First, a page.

• Credential supplements, tools to help students articulate their learning achievements, are common in Europe and are growing in popularity in North America. In Europe, Diploma Supplements are awarded to students automatically upon graduation in most countries. The Diploma Supplement is one of five documents of the Europass,1 a template that students can use to communicate their qualifications (European Commission, 2012). Similarly, institutions in the U.S. are experimenting with competency-based transcripts (Fain, 2013a). Badges and e-portfolios may also serve as credential supplements.

Considerable experimentation is ongoing in Ontario; for example, Brock University, York University, Ryerson University, St. Lawrence College and George Brown College among others have recently implemented software for documenting co-curricular activities (Martini & Clare, 2014). We found examples of such experimentation in every jurisdiction we surveyed.

One of the most prominent Ontario examples is Magnet. Magnet is a career-networking platform developed by Ryerson University that collects data on individual students' skills and employers' needs to improve the match between recent graduates and prospective employers. The Ministry of Training, Colleges and Universities recently announced $1.2 million in funding to expand the Magnet program, which is already in operation at 18 Ontario colleges and universities (Ministry of Training, Colleges and Universities, 2014).

Competency-based education and assessment

Competency-based education (CBE) is a style of program delivery where students receive recognition for being able to demonstrate competency, and receive credentials for accumulating sets of competencies (Klein-Collins, 2013).

The most long-standing example of an institution awarding CBE credentials is Western Governors University — a non-profit, online, accredited university, founded in 1997 by 19 U.S. governors (WGU, n.d.). Rather than complete a series of courses to obtain a credential, students at WGU are required to show mastery over a number of domains. Each domain is composed of a series of competencies, and the competencies in turn are subdivided into sets of objectives that form the building blocks of assessment (Staker, 2012). The WGU model has been replicated many times in the United States; we saw an example of a similar new program in our jurisdictional scan in the Wisconsin Flex Option.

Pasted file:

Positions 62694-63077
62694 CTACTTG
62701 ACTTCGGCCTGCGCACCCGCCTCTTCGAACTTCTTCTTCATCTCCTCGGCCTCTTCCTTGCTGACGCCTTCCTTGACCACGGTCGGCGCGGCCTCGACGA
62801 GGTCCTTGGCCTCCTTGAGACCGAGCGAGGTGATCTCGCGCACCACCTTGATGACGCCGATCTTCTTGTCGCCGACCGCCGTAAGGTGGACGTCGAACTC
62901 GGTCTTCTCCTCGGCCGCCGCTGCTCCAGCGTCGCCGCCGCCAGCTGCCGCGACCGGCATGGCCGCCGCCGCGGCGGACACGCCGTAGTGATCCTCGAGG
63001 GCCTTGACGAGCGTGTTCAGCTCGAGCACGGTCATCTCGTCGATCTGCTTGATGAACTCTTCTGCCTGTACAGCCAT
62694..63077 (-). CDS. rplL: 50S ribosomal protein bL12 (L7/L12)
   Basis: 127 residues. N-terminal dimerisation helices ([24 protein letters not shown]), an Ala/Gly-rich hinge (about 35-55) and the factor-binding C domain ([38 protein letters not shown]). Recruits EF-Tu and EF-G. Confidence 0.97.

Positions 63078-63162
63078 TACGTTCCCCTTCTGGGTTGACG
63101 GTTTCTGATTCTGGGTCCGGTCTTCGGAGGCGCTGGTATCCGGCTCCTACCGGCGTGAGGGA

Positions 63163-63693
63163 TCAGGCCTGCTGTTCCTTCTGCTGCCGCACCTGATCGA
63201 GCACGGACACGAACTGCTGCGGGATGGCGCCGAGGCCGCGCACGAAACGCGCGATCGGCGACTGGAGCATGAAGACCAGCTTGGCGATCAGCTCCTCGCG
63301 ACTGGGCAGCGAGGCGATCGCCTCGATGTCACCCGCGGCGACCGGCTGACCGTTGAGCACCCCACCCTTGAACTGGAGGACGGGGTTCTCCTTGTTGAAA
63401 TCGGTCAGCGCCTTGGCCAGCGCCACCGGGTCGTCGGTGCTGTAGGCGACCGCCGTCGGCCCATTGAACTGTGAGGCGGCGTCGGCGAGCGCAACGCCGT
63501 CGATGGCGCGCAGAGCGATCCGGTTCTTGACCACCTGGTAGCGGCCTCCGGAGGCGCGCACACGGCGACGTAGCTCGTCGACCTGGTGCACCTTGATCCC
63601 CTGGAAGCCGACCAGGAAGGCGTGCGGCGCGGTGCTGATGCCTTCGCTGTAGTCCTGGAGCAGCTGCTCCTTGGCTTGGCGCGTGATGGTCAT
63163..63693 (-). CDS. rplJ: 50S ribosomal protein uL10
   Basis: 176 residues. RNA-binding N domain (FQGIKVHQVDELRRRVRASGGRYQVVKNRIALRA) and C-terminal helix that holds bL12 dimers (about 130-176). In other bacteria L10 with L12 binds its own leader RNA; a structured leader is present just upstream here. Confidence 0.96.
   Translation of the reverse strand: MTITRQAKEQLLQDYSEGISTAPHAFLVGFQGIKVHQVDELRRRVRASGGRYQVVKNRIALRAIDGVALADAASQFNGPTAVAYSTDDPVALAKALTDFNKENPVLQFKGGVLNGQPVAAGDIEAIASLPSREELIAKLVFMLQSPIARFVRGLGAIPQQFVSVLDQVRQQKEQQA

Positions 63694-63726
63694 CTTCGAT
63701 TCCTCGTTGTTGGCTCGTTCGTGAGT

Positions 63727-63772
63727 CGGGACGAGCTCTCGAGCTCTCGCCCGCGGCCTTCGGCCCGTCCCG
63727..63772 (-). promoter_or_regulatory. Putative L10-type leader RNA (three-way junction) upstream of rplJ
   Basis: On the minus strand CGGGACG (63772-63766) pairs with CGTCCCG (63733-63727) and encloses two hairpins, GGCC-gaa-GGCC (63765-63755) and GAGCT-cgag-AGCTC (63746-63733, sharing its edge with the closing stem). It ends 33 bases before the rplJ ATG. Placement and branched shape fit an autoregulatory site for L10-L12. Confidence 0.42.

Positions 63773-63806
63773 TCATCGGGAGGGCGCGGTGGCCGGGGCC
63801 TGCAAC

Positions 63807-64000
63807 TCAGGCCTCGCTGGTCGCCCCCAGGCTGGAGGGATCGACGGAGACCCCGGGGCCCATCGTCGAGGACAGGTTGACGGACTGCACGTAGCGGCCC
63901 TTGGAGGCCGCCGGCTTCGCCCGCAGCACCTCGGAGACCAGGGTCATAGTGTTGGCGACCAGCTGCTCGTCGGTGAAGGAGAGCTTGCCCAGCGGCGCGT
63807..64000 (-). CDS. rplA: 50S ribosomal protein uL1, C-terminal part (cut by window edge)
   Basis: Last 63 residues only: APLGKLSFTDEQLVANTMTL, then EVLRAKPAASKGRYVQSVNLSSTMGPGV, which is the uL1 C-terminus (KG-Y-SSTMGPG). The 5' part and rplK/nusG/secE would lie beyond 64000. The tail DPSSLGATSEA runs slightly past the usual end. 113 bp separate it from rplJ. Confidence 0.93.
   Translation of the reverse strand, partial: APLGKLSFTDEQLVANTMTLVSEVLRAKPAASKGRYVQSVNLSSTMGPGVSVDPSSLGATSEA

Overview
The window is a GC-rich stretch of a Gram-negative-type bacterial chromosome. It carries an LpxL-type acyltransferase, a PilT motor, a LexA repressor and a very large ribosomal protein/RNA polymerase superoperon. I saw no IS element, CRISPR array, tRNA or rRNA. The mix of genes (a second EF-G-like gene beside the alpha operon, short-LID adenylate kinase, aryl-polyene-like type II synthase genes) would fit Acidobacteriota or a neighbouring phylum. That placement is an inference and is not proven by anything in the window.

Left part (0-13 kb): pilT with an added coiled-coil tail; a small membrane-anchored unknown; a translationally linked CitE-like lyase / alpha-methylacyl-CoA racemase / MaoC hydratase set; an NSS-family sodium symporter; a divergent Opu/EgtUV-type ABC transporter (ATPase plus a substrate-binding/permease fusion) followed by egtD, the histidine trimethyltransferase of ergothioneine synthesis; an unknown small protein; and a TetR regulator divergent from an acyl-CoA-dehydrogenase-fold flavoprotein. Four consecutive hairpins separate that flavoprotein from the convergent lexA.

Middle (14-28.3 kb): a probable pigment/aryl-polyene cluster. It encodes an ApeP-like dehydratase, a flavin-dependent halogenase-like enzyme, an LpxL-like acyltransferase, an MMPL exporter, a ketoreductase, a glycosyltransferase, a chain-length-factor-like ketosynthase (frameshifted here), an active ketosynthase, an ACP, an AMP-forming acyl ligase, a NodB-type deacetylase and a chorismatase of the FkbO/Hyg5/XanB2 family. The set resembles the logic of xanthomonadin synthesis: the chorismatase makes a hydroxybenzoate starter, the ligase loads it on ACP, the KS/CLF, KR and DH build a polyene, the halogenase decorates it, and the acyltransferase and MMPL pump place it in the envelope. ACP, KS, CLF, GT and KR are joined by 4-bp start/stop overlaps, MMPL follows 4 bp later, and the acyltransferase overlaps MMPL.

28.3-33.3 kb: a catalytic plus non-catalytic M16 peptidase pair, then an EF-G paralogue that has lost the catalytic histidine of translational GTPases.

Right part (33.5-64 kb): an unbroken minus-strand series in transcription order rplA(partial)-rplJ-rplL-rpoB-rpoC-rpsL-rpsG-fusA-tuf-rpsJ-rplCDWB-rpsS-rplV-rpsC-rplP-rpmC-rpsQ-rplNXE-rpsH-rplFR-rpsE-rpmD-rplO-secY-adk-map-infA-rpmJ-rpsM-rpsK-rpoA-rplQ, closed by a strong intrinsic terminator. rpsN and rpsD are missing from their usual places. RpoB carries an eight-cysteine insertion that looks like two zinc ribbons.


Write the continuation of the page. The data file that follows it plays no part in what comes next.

Competency-based education has the potential to create value in a number of ways:

  • CBE is a natural delivery model for outcomes based education. Since students receive recognition for being able to demonstrate abilities, the skills they develop are clear — giving students, parents, institutions, governments and employers a clearer picture of the impact of PSE (Weise & Christensen, 2014).
  • CBE has the potential to increase the productivity of educational delivery, while improving students' learning. By putting content delivery online, and targeting faculty time to where it is most needed, students can potentially receive more individual attention without increasing the workload of the professoriate.
  • CBE facilitates prior learning assessment and recognition (PLAR) because students are recognized for the skills they have, not for how or where they acquired them.
  • CBE facilitates just-in-time and life-long learning because it proceeds at the student's own pace, and is not dependent on a set number of hours spent in lectures.

Trend 3: An increased emphasis on quality alignment, outcomes, and transparency

Ontario's policy priorities are increasingly quality-focused. The primary goal of its differentiation policy framework is to promote educational quality while maintaining system sustainability. Ontario's Qualifications Framework is a comprehensive information tool that aligns with pan-Canadian degree standards and includes statements of learning outcomes for sub-bachelor degree credentials. To our knowledge, the Ontario college system is one of the few postsecondary sectors in North America with program level learning outcomes. With HEQCO's support, Ontario postsecondary institutions have also been actively engaged in global research efforts to advance learning outcomes articulation and assessment.